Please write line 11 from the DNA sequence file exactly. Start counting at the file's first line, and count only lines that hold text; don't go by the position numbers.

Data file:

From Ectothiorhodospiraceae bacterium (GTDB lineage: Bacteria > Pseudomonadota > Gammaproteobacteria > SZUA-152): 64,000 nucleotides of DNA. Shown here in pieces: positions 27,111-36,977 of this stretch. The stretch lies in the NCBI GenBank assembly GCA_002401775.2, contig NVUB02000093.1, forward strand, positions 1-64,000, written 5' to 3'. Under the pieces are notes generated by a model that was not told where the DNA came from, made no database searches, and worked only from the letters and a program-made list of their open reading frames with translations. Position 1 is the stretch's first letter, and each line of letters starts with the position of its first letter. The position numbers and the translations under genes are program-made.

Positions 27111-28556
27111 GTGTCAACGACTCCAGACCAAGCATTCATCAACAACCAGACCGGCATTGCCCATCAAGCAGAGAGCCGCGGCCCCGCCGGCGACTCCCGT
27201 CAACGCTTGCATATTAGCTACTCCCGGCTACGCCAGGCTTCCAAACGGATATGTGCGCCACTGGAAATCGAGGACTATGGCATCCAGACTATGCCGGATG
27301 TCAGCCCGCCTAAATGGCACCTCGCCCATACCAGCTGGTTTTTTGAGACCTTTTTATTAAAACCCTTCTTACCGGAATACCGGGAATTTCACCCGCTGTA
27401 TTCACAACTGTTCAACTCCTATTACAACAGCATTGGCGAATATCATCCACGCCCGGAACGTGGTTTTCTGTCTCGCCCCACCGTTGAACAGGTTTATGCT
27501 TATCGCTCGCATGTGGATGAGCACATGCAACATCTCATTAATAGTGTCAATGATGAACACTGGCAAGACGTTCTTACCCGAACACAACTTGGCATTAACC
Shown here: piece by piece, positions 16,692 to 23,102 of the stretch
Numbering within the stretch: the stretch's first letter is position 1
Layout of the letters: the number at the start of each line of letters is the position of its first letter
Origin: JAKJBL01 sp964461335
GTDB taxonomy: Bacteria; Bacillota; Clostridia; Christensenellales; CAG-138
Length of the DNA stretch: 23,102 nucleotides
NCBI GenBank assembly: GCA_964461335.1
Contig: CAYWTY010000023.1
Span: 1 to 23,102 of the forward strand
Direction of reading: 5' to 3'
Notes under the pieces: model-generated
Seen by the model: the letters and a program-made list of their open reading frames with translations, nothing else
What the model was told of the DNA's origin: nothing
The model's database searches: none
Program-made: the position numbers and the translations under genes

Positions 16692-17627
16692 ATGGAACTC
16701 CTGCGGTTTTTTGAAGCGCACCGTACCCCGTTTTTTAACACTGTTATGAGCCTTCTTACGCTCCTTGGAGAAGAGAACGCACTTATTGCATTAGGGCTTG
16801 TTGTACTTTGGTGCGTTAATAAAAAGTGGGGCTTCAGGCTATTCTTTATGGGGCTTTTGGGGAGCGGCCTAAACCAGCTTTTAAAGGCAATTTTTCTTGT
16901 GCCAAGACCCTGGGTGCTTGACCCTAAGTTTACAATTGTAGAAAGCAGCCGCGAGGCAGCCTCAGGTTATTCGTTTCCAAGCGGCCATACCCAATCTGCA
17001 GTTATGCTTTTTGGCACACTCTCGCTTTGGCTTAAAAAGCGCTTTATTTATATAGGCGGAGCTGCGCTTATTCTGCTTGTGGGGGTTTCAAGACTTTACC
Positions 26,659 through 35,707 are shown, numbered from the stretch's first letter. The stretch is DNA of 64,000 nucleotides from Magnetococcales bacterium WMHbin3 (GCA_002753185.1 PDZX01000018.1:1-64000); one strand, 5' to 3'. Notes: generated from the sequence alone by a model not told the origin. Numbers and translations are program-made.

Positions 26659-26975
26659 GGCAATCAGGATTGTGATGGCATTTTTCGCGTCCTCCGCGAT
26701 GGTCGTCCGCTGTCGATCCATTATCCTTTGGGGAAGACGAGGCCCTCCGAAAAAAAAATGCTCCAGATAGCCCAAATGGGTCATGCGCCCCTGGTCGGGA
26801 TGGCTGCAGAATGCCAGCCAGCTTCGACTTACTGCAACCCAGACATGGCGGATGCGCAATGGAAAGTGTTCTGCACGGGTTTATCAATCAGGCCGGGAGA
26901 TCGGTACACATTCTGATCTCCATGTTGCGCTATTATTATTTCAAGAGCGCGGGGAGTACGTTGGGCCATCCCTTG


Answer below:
Origin: JAKJBL01 sp964461335